Business Briefs – December 16, 2018

China Suspends Tariff Hikes on $126B of U.S. Cars, Auto Parts

BEIJING (AP) – China has announced a 90-day suspension of tariff hikes on $126 billion of U.S. cars, trucks and auto parts following its trade ceasefire with Washington. The suspension follows President Donald Trump’s agreement to postpone planned U.S. tariff hikes on Chinese imports for 90 days while the two sides negotiate over American complaints about Beijing’s technology policy and trade surplus. The Chinese tax agency said the suspension takes effect Jan. 1.

GM Says It Has 2,700 Jobs for Workers Slated to Be Laid Off

DETROIT (AP) – The General Motors’ massive 14,000-person layoff announced last month might not be as bad as originally projected. The company said Friday that 2,700 out of the 3,300 factory jobs slated for elimination will now be saved by adding jobs at other U.S. factories. Blue-collar workers in many cities will still lose jobs when GM shutters four U.S. factories next year. But most could find employment at other GM plants. Some would have to relocate.

Detentions Raise Fears, Cast Doubt on China’s Policies

WASHINGTON (AP) – By detaining two Canadians in an apparent act of retribution, China is making itself look like the country its harshest critics say it is: one unbound by the laws, rules and procedures that govern other major industrial nations. Canada’s arrest of a top Chinese technology executive at the request of the United States has set off a diplomatic furor with Beijing.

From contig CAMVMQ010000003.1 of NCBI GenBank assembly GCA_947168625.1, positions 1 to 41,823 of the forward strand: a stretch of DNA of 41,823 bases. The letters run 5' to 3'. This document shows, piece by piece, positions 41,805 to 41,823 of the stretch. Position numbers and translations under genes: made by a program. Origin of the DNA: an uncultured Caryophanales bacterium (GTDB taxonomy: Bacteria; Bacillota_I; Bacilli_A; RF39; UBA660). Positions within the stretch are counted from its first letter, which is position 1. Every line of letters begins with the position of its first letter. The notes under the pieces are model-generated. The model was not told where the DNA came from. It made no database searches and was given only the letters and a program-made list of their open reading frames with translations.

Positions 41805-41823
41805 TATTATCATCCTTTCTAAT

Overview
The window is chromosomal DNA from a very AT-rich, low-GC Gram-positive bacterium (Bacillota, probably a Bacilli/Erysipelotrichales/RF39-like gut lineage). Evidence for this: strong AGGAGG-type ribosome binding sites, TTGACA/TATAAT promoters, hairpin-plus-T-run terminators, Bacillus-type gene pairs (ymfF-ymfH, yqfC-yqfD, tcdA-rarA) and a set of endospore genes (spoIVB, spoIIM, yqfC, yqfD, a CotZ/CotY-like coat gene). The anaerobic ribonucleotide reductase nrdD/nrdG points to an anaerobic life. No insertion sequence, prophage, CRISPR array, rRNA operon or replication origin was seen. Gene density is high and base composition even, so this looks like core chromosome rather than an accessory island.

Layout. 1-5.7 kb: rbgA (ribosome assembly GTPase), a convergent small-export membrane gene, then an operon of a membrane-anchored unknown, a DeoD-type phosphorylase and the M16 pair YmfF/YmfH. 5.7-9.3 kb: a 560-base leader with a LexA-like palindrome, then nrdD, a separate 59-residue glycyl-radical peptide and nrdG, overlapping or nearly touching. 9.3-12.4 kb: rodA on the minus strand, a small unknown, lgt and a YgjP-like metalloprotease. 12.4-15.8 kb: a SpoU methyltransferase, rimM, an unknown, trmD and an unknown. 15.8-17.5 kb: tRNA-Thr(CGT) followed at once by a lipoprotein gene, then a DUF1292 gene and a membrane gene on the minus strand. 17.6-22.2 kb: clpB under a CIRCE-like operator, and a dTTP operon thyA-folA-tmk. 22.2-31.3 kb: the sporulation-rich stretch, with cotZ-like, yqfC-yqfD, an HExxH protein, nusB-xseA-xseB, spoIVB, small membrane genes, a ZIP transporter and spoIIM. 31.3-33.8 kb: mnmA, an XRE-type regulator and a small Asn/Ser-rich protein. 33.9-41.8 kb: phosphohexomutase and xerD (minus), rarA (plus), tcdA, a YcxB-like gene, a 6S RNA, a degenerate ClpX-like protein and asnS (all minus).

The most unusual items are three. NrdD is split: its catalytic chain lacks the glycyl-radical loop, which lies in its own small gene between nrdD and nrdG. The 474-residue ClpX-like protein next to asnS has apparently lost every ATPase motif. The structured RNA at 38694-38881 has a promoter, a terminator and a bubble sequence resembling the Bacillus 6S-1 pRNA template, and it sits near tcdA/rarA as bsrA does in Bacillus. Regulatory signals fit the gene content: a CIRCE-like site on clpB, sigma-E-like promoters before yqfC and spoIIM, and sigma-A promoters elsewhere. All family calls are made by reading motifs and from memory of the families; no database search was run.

U.S. Industrial Production Climbed 0.6 Percent in November

WASHINGTON (AP) – U.S. industrial production climbed 0.6 percent on surging output at mines and utilities. But manufacturing production was flat. The Federal Reserve says that utility output rose 3.3 percent as power companies were busier because of unusually cold weather. Mining output rose 1.7 percent on higher production at coal mines and oil and gas drillers.